Saving money on a teacher salary: How I saved $72,000 by 27

First, let me start off by saying saving money was something I started to practice early on in my teenage years.

Although, I wasn’t taught much about money growing up, I was always told to save a portion of your earnings. For some reason this stuck with me early on. Whether I was making $15 a day helping my mother clean apartments in the city or $7.25 an hour working at Mcdonald’s, I always made it a habit to save at least $5 from my pay. My approach was always the same: save some, spend some. I always liked having money, and hence with time I became a natural saver.

Fast forward to when I graduated college, my initial plan was to move out on my own. However, my first job out of college as a litigation paralegal only paid me $28k per year. I knew this salary wouldn’t be enough to cover the lifestyle I wanted so I decided to move back in with my parents. I was surprised to see how much I was able to save while having a low paying job in that one year.

This low paying job turned out to be a blessing in disguise. It helped me see it is not always about how much you make, but what you do with what you make. After my first year as a litigation paralegal, I went into teaching. My first year salary was $34,000 and so I decided to continue living with my parents. I will admit it wasn’t always easy living with my parents as an adult, but it was by far the best financial choice.

Within a few years, I was able to save $72,000 by 27 on a teacher’s salary. For context, at the time, I was not married, had no kids, lived in a high cost of living area, and made less than 6 figures. I also didn’t know much about financial literacy during this time, but, by making certain financial choices in my life I was able to do this.

Here are 5 helpful tips on how I was able to save $72,000 by the age of 27 on a teacher’s salary.

1. I set a money goal.

Early on in my 20s, I told myself, my money goal was to save enough to buy myself a home once I moved out of my parents house. Every time I saved money, I knew I was that much closer to buying a home.

Tip: Ask yourself why you want to save and make a plan to work on achieving this goal. Having a goal, will help motivate you when times get hard.

2. Regardless of my spending habits, I always made sure I paid myself first.

Paying yourself first means every time it’s payday, you set money aside in a high yield savings account. Every time my direct deposit hit my account, I transferred a portion of my earnings into my savings.

Tip: Ideally, you want to set automatic savings transactions every time you get paid. This is how you make sure you always save a portion of your pay without thinking about it or being tempted to spend it elsewhere.

3. I decreased my spending.

Decreasing my spending was a big money move I had to make since I had a low income salary. I managed to decrease my spending on the three biggest expenses most people have: housing, food, and transportation.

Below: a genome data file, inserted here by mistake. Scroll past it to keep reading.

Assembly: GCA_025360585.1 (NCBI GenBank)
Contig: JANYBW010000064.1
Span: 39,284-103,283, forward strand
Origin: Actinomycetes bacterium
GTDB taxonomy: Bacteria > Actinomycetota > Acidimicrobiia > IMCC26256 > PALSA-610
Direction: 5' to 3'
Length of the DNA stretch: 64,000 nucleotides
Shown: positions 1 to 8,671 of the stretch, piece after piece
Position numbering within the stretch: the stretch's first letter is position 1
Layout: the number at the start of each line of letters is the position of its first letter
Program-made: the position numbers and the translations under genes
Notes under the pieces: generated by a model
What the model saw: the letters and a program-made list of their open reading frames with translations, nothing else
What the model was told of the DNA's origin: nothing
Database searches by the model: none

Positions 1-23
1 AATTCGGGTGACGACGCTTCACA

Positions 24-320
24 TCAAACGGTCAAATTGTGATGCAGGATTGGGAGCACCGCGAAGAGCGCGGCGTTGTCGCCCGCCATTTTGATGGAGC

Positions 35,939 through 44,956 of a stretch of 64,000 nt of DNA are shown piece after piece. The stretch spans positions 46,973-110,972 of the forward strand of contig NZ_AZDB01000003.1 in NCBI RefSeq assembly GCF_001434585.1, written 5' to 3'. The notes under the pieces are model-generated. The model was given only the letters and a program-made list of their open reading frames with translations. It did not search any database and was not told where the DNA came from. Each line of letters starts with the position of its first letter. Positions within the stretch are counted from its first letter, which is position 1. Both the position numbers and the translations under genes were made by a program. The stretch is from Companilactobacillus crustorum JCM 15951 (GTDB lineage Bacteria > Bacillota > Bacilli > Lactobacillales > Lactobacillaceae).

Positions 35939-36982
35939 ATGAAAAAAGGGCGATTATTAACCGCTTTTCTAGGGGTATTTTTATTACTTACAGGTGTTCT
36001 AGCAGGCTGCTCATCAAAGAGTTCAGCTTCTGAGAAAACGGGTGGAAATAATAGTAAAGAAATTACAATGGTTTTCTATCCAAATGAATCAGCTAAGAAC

I saved on housing by moving back with my parents. (This is a privilege I’m forever grateful for.) I saved on food by having home-cooked meals and packing leftovers for lunch. And I saved on transportation by carpooling and using public transportation. Decreasing my spending in these 3 categories alone, gave me the ability to still be able to save a lot of money even while on a teacher salary. In addition, because of this, I also had money left over to spend on things that mattered to me.

Tip: Go through your monthly expenses and see where you can significantly reduce your expenses. Cancel a few subscriptions, get a roommate, move back in with parents, meal prep, or start taking public transportation, etc. Once you find where to decrease your spending, the extra money you have can go towards your savings.

4. I prioritized what I wanted to spend money on.

Although I loved to shop, go out, and travel, I made sure I never overspent because I did not want consumer debt. Therefore, I would usually rotate these categories monthly. I knew that if I didn’t pay my credit card statement on time and in full, I’d have to pay interest which was a big no no for me. So, I made sure that I prioritized what I wanted to spend money on every month so I would not go into debt.

Tip: Look into budgeting (I didn’t know about it back then), but it’s a very useful tool to help you create a better spending plan. A budget helps you keep your finances organized and prevents overspending. Explore the four common types of budgeting methods.

5. I increased my income.

I could only decrease my spending so much, so I had to think of ways to increase my income as a teacher. First thing I decided was to work at a charter school. This meant that although, I had longer hours, my pay was more than the average NYC teacher salary for someone my age. So as my salary increased every school year, so did my savings rate.

However, as time went by, I was still making under 6-figures but now had the desire to reach my money goal faster. So I started to side hustle to make additional income. I started tutoring and selling clothes I no longer wore online to make extra cash. In return, this extra cash went to my savings account.

Fast forward, at age 27, I was able to save $72,000. Saving $72,000 by 27 on a teacher salary was not something that happened overnight but is something I am very proud of. I know saving money is not always easy and it takes time to build up. But remember the most important tip is to start! Start by saving an amount that is realistic to your economic situation now. In time that amount will add up. Then more you see your savings increase, the more you’ll want to save, and the closer you will get to your money goal(s),

If you feel that you need 1:1 support to help you get your finances right, schedule your free 15 minute discovery call so that we can discuss your situation and financial goals.

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